However, if spaces within the building are being converted to a new use that will increase the sustainability of that building, then services would be eligible. For example if the space above a shop were to be converted to a flat and needed services installed to facilitate this. Services would be funded on a percentage. This percentage would be flexible in response to the needs of each individual building and would be discussed by successful applicants at the Programme Design phase.
Were areas covered by existing HAZs eligible to apply for HSHAZs status as well?
Existing HAZs were eligible for bidding to become High Streets Heritage Action Zones, but they were assessed against an entirely independent set of criteria from those used for the wider Heritage Action Zone programme. Any works/projects/outputs would have to be completely discrete for both schemes, and not using Historic England funds from any PSiCA/existing HAZ programme, as match for any High Streets works/projects/outputs, or vice versa.
What is the relationship between High Streets HAZ funding, and other grant funding from Historic England?
Heritage Action Zone, Partnership Schemes in Conservation Areas or other Historic England grant funding cannot be used to match fund each other.
Where did the funding come from?
Our high streets scheme is part of the government’s ongoing work to help high streets through the Future High Streets Fund. This scheme’s funding includes £92 million of Government funding for High Streets Heritage Action Zones and £3 million from the National Lottery Heritage Fund to support a cultural programme to engage people in the life and history of their high street.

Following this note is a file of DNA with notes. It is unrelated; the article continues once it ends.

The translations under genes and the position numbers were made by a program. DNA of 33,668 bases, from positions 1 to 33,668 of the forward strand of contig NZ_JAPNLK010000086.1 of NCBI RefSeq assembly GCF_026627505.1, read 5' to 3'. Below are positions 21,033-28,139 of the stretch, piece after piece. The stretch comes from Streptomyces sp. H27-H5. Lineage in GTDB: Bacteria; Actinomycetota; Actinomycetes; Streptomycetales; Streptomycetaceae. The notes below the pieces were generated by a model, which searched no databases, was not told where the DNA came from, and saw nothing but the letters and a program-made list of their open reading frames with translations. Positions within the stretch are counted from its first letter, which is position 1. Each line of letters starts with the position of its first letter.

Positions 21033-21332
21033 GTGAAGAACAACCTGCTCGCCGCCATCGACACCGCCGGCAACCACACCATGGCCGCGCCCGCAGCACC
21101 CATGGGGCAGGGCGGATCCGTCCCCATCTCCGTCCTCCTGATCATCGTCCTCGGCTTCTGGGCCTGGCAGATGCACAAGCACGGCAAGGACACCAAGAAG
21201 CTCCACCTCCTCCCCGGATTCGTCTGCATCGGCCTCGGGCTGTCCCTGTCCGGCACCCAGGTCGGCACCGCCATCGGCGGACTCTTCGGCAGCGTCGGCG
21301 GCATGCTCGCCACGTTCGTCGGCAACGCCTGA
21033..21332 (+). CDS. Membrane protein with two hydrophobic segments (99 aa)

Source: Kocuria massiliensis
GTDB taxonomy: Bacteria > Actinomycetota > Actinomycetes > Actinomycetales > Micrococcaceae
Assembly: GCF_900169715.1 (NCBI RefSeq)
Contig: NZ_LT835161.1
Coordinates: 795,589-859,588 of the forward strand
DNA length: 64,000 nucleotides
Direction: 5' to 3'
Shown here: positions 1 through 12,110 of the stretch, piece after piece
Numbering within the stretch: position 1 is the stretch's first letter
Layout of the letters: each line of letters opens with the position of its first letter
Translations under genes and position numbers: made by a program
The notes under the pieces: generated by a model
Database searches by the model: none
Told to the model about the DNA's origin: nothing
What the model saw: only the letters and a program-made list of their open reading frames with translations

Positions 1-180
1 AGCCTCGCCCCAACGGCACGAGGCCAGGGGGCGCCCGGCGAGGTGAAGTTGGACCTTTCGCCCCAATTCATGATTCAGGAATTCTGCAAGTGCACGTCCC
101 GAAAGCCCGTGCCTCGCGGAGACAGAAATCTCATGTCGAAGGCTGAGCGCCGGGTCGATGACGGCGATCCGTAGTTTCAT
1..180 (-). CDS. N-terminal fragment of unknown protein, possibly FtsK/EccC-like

What is the relationship between High Streets HAZs; the Future High Street Fund; and the fund being administered by the Architectural Heritage Fund?
All three funds represent elements of the £675 million pot that the Chancellor announced in October last year. Each fund will be sharing a single definition of what a high street is. They also share a single over-arching objective – the regeneration of high streets, though each are seeking to achieve that in different ways.
Because of those connections it is likely that partners will have bid for money from more than one of the funds. Organisations who have applied to the Future High Streets Fund could also apply to this programme, but the capital works for which funding is sought must be discrete and separate for each funding programme. For example, applications were acceptable for capital works to refurbish historic buildings and to improve the public realm on high streets where the FHSF is also providing financial support for transport infrastructure improvements for the same street. Conversely, applications to the HSHAZ programme will have been rejected in instances where they are seeking funding for capital works for which FHSF grant aid has been provided. HSHAZ grant cannot be used as partnership funding for FHSF grant or vice versa.
What will the programme do for our high streets?
The programme will use investment in our historic high streets as a tool for improving the social, cultural, and economic outcomes of the area. It will revitalize selected high streets by maximizing the potential of local character and heritage assets.
Funding will support both the regeneration of heritage assets and the wider public realm, and the development of community based cultural activities designed to develop high streets as hubs for local cultural, retail and commercial engagement. The programme has three investment objectives that shape all activities to be carried out as part of the programme:
- Changing perceptions of heritage and high streets.
- Supporting sustainable economic and cultural growth on and around high streets.
- Restoring and enhancing local historic character.
How will we ensure that the whole of the community benefits?
Applicants had to demonstrate that they have support from the local community. The scheme includes funding for community engagement activities.